Petri, a Republican from Fond du Lac, asked for the probe after Gannett reports in February drew a link between companies that have business before Congress and the amount of stock he owns in those companies.
In his latest campaign finance report, Petri listed three payments to the Washington, D.C., law firm Covington & Burling LLP, which is representing him in the ethics probe. The payments, totaling $137,321, came from campaign funds.
House rules say it's generally permissible for members to use campaign funds to defend themselves in cases that involve campaigning, electioneering or the performance of official duties. And the House Ethics Committee approved his use of campaign funds for his legal defense, Petri's office said in a statement.
In February, Petri, 74, wrote a letter to the U.S. House ethics committee in February asking it to review the matter while defending his actions, saying he has always been transparent.
Two months later, he announced he was retiring in January after a 35-year career, even though his staff had said he'd been planning to run for one more term. He'd generally won elections with ease in his Republican-leaning district and had faced only two GOP primaries, but he would have had a primary challenge this year from more conservative candidates.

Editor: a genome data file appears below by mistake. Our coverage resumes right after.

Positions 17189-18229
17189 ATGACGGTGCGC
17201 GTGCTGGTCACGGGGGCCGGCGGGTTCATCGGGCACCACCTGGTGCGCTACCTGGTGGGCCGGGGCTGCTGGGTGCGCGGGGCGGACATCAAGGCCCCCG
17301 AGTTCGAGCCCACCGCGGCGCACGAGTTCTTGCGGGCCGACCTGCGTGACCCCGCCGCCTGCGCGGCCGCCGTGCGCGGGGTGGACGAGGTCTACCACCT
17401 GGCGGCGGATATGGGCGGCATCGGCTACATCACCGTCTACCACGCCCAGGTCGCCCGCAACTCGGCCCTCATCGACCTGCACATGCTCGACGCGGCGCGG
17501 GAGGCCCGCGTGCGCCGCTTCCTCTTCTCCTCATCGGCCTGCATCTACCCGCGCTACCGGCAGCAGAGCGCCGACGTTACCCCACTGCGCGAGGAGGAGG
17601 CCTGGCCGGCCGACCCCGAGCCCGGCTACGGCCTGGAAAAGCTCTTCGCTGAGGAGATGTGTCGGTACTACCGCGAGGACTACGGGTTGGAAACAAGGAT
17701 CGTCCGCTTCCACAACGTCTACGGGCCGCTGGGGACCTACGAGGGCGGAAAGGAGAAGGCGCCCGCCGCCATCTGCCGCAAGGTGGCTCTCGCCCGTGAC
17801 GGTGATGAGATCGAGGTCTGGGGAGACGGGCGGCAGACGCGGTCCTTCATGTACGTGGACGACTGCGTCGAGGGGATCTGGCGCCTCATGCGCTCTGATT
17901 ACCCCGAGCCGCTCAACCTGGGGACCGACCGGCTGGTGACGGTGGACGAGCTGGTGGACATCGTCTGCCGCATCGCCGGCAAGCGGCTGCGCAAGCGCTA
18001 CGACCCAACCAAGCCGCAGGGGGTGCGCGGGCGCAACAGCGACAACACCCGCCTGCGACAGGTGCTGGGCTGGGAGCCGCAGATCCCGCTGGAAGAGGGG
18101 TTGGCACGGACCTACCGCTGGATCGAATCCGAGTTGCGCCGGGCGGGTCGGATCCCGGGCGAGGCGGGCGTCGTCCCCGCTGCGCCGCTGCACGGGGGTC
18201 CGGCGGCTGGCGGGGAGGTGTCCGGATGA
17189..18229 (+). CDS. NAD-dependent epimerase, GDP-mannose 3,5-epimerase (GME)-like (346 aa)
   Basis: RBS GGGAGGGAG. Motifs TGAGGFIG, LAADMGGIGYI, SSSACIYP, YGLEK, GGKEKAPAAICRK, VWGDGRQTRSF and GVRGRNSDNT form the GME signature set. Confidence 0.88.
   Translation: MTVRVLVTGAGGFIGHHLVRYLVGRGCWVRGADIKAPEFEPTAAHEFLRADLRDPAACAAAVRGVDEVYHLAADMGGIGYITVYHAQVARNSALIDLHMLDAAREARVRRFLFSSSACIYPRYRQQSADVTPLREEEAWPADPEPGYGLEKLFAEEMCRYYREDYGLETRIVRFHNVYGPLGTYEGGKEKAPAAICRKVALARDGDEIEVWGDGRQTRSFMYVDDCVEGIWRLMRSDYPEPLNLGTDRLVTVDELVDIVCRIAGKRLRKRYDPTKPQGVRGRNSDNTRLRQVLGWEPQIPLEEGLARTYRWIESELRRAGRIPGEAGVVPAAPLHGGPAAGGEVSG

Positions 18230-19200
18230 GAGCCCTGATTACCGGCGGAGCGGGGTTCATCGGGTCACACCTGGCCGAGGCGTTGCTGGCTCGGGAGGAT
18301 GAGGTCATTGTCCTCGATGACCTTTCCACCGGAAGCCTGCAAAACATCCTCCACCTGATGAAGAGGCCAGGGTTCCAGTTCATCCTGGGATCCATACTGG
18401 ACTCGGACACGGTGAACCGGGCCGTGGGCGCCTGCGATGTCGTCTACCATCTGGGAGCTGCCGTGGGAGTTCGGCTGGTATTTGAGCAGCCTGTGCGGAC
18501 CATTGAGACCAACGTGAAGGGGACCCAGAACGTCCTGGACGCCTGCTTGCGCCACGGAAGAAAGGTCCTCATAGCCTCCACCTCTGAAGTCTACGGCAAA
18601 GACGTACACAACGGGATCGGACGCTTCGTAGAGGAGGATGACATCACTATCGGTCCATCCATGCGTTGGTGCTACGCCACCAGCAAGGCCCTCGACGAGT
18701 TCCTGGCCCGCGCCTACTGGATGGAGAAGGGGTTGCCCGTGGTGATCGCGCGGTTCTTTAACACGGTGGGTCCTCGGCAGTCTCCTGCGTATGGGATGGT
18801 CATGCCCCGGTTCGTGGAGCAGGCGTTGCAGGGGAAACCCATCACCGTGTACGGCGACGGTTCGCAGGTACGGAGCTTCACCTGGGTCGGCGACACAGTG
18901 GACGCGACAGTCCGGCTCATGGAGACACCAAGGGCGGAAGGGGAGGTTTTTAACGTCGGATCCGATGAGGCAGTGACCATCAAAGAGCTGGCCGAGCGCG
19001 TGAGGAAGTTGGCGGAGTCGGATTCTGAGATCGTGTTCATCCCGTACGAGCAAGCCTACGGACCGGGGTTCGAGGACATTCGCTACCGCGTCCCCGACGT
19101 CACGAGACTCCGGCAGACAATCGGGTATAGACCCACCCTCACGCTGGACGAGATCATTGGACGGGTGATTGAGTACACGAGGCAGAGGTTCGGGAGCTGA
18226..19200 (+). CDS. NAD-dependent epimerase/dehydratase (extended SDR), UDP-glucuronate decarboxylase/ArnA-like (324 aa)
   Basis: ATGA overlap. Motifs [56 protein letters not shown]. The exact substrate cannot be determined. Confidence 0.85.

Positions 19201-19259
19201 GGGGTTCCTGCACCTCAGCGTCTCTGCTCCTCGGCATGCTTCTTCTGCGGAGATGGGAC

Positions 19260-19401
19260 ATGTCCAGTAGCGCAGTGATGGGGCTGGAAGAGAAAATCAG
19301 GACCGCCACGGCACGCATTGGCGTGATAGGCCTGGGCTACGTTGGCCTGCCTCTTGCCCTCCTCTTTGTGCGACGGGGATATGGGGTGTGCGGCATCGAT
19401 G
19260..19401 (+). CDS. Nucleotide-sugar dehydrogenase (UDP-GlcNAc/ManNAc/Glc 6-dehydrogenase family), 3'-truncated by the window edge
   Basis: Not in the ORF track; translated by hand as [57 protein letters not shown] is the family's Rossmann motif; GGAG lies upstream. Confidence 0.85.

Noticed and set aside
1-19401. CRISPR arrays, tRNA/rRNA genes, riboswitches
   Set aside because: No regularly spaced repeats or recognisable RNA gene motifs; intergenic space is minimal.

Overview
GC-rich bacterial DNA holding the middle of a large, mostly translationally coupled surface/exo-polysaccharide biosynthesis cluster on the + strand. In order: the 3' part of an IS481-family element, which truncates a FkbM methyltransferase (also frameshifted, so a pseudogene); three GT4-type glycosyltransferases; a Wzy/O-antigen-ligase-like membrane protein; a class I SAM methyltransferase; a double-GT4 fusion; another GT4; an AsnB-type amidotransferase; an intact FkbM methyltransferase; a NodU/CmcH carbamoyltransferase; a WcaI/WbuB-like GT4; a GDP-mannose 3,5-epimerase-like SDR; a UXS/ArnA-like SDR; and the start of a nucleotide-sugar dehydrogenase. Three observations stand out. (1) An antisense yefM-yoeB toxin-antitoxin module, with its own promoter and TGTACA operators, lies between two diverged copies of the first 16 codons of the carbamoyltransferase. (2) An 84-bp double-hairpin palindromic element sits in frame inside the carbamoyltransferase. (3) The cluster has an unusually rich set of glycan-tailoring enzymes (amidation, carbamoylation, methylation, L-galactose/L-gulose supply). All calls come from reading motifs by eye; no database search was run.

Petri's request for the ethics investigation referenced a number of articles from Gannett Wisconsin Media's Washington bureau.
One article reported that Petri bought hundreds of thousands of dollars' worth of stock in Oshkosh Corp. and then pressed colleagues to help the company retain a $3 billion military contract and avoid Pentagon cuts.
A second said Petri and his wife owned shares worth between $65,000 and $100,000 in a timber company that was pushing for a bill before Petri's transportation subcommittee. The bill would have increased weight limits for trucks on federal highways, a move that would allow the company to load more timber on each truck.
If the ethics investigation is still going on when he retires, the probe will immediately cease because the House Ethics Committee would no longer have jurisdiction.
That's similar to what happened earlier this year with former U.S. Rep. Trey Radel. An investigative subcommittee began a probe after the Florida Republican pleaded guilty to a misdemeanor charge of possessing cocaine, but the investigation ended when he resigned.